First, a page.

Ask the Experts: Pretreating with APAP for infant vaccines; maternal antibodies against influenza in breast-fed infants
Question for our experts on reasons for/against pretreatment with acetaminophen (APAP) for infant vaccines.
Question. Why shouldn't we pretreat with acetaminophen (APAP) for infant vaccines?
Answer. A multicenter study in the Czech Republic randomized 459 infants to receive or not receive three prophylactic doses of acetaminophen (APAP) in the first 24 hours, then vaccinated the infants with pneumococcal vaccine, DTaP-HBV-IPV/Hib, and oral rotavirus. Although primarily looking at fever, the investigators surprisingly found that the antibody geometric mean concentration in the APAP group also was significantly lower for pertussis, pneumococcal, Hib, diphtheria, and tetanus following primary vaccination and for Hib, tetanus, and most of the pneumococcal serotypes following booster vaccination. One theory for this occurrence is a decrease in inflammatory response following APAP. However, the clinical significance of this is unknown because we do not know at what antibody level we have protection.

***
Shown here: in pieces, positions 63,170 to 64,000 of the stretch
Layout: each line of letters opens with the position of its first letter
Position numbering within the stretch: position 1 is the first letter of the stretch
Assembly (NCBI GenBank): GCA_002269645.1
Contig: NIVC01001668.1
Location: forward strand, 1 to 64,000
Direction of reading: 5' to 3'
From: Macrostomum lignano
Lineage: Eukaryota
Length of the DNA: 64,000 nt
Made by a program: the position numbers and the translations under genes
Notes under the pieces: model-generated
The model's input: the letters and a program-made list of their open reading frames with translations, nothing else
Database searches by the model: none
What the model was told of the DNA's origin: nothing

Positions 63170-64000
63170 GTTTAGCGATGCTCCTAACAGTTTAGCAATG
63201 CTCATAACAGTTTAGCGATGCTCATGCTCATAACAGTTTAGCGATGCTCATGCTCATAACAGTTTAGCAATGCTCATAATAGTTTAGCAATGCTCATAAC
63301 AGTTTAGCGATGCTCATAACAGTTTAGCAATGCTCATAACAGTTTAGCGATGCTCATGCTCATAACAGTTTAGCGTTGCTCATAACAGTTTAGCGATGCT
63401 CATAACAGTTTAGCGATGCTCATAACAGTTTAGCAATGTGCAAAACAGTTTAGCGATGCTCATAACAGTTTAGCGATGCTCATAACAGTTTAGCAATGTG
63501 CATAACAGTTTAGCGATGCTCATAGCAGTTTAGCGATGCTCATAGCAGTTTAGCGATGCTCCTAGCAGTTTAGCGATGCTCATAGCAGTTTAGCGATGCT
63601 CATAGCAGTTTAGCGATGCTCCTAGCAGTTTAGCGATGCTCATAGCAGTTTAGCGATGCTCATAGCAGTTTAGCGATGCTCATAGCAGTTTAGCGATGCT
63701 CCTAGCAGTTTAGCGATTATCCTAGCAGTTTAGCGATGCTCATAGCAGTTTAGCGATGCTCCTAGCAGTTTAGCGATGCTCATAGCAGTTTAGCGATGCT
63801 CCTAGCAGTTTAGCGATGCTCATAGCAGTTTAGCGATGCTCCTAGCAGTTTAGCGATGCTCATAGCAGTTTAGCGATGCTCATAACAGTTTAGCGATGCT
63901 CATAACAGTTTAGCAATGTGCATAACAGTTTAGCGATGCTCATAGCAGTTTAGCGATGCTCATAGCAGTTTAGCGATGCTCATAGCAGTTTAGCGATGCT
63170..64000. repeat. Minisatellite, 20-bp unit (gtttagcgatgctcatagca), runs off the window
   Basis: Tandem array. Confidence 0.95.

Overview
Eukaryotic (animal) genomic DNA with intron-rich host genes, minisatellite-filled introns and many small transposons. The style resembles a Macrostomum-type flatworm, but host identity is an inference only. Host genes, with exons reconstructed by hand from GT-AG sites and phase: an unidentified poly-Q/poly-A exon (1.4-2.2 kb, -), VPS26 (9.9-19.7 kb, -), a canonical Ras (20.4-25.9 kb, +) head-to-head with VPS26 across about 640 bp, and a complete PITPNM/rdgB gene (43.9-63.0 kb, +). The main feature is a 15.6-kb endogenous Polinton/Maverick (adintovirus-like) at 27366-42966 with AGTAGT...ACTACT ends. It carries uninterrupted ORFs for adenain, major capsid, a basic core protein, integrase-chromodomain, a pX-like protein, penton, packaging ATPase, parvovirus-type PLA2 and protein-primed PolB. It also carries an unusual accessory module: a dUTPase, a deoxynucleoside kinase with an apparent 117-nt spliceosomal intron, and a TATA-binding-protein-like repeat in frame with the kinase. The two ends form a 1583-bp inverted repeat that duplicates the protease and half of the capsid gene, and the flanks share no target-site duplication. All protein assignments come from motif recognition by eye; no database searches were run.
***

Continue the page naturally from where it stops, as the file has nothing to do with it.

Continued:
- Pyrmula R, Siegrist CA, Chlibek R, et al. Effect of prophylactic paracetamol administered at time of vaccination on febrile reactions and antibody responses in children: two open-label, randomised controlled studies. Lancet. 2009;374:1339–50.
Question. How much of the influenza vaccine is passed on to a breast-fed infant?
Answer. We do know that maternal antibodies against influenza are passed onto infants during pregnancy. I am not aware of specific influenza antibody studies in breast milk; however, antibodies are shared through breast milk, especially in the initial colostrum.
Stephan L. Foster, PharmD, FAPhA
Professor and Vice Chair
College of Pharmacy
University of Tennessee Health Sciences Center
APhA Liaison Representative to the Advisory Committee on Immunization Practices (ACIP)
CAPT (Ret) U.S. Public Health Service